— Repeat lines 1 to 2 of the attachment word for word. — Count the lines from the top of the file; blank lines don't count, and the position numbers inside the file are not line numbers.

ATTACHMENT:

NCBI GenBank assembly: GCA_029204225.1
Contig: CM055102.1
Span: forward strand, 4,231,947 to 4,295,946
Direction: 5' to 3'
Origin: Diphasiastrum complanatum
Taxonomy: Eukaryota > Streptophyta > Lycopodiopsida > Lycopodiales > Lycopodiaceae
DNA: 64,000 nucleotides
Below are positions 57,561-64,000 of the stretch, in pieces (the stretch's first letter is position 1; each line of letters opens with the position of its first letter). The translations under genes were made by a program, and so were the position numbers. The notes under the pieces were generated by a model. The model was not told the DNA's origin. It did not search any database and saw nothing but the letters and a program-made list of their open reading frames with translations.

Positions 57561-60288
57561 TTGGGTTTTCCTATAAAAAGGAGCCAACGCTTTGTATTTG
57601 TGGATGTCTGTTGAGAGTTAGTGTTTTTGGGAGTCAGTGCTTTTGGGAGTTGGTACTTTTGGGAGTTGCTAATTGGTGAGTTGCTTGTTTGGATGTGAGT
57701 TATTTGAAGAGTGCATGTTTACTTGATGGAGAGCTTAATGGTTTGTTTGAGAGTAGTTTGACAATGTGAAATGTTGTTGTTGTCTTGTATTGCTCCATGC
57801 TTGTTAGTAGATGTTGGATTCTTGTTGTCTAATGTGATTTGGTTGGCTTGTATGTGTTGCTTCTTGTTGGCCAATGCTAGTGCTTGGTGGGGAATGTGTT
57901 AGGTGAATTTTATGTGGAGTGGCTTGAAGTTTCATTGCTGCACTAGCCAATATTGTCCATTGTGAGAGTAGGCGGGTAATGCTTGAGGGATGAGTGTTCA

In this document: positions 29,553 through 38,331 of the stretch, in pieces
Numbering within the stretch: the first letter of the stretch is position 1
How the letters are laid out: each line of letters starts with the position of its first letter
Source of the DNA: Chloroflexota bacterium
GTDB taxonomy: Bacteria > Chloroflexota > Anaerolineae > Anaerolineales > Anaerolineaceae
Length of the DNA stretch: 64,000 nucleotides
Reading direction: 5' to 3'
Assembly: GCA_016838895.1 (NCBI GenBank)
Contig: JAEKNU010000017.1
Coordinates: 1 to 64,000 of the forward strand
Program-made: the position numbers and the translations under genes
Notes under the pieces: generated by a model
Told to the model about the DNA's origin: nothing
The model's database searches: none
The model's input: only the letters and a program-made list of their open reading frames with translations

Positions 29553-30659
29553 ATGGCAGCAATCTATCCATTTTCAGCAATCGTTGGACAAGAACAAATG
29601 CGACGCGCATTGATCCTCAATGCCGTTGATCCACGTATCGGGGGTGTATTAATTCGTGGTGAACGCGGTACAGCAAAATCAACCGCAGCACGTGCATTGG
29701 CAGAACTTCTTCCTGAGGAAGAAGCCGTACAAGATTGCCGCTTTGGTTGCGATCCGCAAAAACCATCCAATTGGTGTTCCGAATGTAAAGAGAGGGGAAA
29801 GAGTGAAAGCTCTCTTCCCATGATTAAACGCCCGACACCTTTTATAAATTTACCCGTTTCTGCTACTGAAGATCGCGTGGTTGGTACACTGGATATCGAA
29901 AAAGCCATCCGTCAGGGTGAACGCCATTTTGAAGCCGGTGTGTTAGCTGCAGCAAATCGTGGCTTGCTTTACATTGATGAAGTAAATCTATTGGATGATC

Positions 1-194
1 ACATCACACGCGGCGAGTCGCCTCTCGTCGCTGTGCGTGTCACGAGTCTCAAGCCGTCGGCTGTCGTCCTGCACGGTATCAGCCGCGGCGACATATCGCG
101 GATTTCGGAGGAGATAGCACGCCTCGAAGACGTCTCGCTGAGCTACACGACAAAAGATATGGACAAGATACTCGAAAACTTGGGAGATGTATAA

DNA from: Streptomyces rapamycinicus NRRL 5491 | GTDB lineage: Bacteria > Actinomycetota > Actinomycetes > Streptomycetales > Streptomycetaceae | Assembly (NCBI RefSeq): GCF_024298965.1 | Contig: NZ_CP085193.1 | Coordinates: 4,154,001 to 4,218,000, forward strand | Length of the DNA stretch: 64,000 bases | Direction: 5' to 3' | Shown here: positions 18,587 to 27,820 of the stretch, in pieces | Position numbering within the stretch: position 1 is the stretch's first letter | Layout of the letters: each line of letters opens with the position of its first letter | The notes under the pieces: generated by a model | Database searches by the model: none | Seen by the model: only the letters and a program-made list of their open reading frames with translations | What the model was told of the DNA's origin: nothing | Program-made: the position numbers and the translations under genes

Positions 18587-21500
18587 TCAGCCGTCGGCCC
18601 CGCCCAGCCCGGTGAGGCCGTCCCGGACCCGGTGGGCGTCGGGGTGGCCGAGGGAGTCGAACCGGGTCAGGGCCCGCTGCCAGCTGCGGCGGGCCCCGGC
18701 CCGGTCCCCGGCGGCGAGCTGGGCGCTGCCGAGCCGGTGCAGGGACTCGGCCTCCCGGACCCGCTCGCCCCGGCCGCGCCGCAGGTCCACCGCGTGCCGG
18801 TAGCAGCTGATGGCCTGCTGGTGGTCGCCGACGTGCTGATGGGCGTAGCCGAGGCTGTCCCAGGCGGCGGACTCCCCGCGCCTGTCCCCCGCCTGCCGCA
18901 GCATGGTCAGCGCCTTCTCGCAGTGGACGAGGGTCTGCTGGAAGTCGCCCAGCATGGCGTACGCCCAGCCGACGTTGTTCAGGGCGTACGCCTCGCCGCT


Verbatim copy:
NCBI GenBank assembly: GCA_029204225.1
Contig: CM055102.1